BOSTON (CBS) - Did you wake up this morning and for a brief second think it was all just a bad dream? Perhaps you glanced outside and saw bare ground and for just a moment considered going about your day as you would any other normal day?
Maybe you even got so far as to start the coffee and flip on the TV (hopefully to WBZ) and that was just about when reality hit home. Scrolling on the screen you saw hundreds upon hundreds of school closings, a near unprecedented number before a flake had even fallen in many areas. You heard Melissa Mack using words like “historic” and “epic” and you had to do a double take when the map of 24-to-30 inches flashed on the screen.
It is happening.
All systems are go.
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This one ain’t going out to sea. The rain-snow line isn’t going to miraculously charge inland. We are going to make history with this one.
Gallery: WBZ Storm Forecast Maps
The flakes started to fly in many areas before dawn Friday morning, but the actual storm, the main event, has yet to arrive.
Light-to-moderate snow will blanket the area by late this morning and by lunchtime it will be snowing just about everywhere in Southern New England.
By 5 p.m. the intensity will be increasing hour-by-hour and some very heavy bands, up to an inch per hour, will be rotating from south to north. Travel will be getting tricky. I would severely recommend that you get off the roads by this evening. A blizzard is nothing to take lightly. The road in front of you can vanish into white within a matter of minutes and visibility can drop to near zero with nearly no warning.
Blizzard conditions will become more and more widespread after 8 p.m. Winds out of the east-northeast will gust to 50 mph or greater, whipping the heavy snow into a frenzy. Gravity will no longer matter, the snow will be flying up, down and sideways. This will continue all night long.
Snowfall rates will increase to 2 and 3 inches per hour, perhaps even greater in the most intense snow bands.
By dawn on Saturday most locations will already be near 20 inches, but good luck measuring with a ruler. The winds will create drifts several feet high in some spots and near bare ground in others.
The snow will continue Saturday morning, very heavy at first and then, gradually begin to relent.
By late morning, as the center of the storm finally begins to pull away, the snow bands will take a north-to-south orientation. There will be some breaks between bands where it will snow very lightly or perhaps even stop for a brief while.
By early afternoon, most of the snow bands will be confined to the coastline and in particular over Cape Cod where they will attempt to make up for lost time and some mixing that occurred overnight.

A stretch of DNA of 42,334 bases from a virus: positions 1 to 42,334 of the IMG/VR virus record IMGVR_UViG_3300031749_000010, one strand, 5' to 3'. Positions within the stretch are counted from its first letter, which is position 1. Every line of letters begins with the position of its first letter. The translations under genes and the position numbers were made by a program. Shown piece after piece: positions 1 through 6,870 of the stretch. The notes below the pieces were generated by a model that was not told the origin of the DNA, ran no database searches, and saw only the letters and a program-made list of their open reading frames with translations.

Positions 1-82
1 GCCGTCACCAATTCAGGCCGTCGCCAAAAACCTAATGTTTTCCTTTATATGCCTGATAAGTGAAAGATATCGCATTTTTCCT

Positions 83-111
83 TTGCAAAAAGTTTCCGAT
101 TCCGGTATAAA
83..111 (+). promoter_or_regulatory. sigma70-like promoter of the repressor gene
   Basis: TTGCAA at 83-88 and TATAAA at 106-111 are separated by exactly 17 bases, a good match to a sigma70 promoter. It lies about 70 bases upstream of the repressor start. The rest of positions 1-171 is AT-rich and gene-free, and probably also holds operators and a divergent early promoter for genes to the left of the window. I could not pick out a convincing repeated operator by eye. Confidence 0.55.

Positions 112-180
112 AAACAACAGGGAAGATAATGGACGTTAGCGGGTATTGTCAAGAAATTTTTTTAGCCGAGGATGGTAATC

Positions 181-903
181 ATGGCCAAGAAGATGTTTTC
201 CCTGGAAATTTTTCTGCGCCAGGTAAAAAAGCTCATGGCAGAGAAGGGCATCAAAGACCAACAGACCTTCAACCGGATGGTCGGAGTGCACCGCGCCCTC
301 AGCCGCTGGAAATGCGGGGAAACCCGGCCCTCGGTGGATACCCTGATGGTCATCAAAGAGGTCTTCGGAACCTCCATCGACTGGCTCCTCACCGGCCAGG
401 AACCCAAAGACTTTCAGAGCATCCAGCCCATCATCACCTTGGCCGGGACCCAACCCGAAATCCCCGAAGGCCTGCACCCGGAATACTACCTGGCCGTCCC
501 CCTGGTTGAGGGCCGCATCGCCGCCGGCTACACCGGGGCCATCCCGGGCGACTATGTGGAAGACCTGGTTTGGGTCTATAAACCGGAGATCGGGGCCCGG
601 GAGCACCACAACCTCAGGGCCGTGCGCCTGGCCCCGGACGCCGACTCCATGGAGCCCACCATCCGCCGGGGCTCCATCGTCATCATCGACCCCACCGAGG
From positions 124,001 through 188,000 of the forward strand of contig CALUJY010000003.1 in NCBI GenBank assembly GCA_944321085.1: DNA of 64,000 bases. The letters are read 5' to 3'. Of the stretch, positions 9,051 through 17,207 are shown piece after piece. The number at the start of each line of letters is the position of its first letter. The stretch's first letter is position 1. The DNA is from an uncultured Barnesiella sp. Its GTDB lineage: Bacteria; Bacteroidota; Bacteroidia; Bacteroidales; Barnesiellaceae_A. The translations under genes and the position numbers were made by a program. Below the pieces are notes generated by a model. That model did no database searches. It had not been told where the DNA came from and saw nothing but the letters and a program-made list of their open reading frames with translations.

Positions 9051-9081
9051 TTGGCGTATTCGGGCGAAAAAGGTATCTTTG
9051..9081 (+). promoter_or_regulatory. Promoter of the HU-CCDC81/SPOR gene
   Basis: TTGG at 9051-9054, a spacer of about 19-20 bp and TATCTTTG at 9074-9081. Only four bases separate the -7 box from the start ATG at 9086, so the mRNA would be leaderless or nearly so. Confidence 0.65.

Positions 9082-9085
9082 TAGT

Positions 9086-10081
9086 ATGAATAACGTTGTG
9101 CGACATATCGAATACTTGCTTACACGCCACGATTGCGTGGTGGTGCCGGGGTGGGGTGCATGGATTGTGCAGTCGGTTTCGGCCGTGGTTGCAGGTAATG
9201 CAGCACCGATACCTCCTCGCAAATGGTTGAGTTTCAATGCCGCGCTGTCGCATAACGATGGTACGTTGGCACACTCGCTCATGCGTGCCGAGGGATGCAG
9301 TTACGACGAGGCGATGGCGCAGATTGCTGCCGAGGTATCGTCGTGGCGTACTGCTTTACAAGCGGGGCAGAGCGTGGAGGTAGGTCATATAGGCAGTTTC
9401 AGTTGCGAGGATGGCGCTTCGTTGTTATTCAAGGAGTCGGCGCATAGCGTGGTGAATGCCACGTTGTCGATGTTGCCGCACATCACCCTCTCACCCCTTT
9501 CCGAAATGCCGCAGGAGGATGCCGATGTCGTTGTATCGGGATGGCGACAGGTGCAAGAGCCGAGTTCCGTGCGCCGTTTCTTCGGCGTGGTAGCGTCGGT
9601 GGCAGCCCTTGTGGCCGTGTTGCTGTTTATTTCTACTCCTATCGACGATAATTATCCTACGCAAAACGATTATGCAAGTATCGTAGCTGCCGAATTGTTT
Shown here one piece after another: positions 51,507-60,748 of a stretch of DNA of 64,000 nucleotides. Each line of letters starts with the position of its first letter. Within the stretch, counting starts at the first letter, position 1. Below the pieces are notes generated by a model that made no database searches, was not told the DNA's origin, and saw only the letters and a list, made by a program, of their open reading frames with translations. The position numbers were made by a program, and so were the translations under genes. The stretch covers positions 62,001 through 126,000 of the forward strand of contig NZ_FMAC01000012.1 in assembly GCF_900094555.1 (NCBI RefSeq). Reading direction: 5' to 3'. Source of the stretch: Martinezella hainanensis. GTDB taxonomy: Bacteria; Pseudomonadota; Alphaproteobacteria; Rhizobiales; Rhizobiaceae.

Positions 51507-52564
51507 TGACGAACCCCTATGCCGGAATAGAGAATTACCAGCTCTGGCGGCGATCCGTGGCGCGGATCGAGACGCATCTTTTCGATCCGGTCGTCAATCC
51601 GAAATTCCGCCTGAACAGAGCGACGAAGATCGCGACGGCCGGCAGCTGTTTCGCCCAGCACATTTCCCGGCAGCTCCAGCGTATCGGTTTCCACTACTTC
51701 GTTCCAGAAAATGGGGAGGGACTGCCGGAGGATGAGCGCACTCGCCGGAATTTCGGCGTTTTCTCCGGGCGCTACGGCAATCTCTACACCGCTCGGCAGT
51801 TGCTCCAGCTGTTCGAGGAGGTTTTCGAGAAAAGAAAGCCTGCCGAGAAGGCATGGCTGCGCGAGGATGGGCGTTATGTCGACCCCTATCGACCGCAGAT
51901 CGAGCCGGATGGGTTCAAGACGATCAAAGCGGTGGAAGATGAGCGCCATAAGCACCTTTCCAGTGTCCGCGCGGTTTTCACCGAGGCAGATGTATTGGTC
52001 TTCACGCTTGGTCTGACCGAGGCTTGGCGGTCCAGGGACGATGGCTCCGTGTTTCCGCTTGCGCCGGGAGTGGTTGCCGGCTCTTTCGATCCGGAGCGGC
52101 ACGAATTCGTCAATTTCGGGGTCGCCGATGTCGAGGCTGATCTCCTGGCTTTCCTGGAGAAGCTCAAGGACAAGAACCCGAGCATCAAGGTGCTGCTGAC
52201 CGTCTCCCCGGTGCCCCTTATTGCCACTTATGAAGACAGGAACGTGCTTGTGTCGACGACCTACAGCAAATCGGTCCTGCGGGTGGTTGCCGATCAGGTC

It will be safe to start the cleanup late afternoon with accumulation all but over with the exception of Cape Cod. No doubt, we will be cleaning up for days to come, moving snow from sidewalks and driveways into huge snow banks at street corners, backing out of your driveway will become an adventure for a while.
When all is said and done we expect an average of 18-to-24 inches to have fallen across most of southern New England.
Over Cape Cod where snow will mix with rain at times Friday night there will be closer to 12-to-18 inches in places like Falmouth and Sandwich.
Farther east towards Chatham we expect 6-to-12 inches and over Nantucket only about 3-to-6 inches.
Unfortunately, snow will not be the only issue with this storm.
Winds will gust to hurricane force (over 70 mph) over most of Cape Cod Friday night and Saturday morning.
Frequent gusts between 40-60 mph will batter the entire East Coast and southeastern Massachusetts.
Even locations well inland, north and west of Boston, will see gusts 20-40 mph all night and most of the day on Saturday.
This powerful onshore wind at the coastline will work to pile up the Atlantic Ocean waters along the east and northeast facing shoreline, particularly during high tide times.
The first high tide of concern will be around 10 p.m. Friday. The storm surge tonight will be on the order of 2-to-3 feet and seas just offshore will rise to 15-to-20 feet.
Overall, we expect minor to moderate coastal flooding tonight.
The Saturday morning high tide (around 10 a.m.) is our greatest concern due to the astronomical height being nearly a foot and a half higher than Friday night.
Storm surge values will again be 2-to-3 feet, but closer to the South Coast and, in particular, the north side of Cape Cod could experience a surge over 4 feet.
Seas just offshore will rise to 25-to-35 feet. All of this will make for moderate to major coastal flooding. Many vulnerable shore roads will be completely washed out.
Beach erosion will also be a major factor, most notably in the Plum Island area, from Scituate to Plymouth and Sandwich, also the Outer Cape including Chatham and the east shore of Nantucket.
There will be some structural damage and numerous power outages from this storm. Widespread wind damage is certain along the coast and inland as well.
Clearly this is not a storm to be taken lightly. If you have not already completed your storm preparations you should do so immediately.
Read: Preparing For The Storm
This storm will be one that you will remember, for better or worse, so my best advice, try to make this a happy memory and please stay safe.
You can follow Terry on Twitter at @TerryWBZ.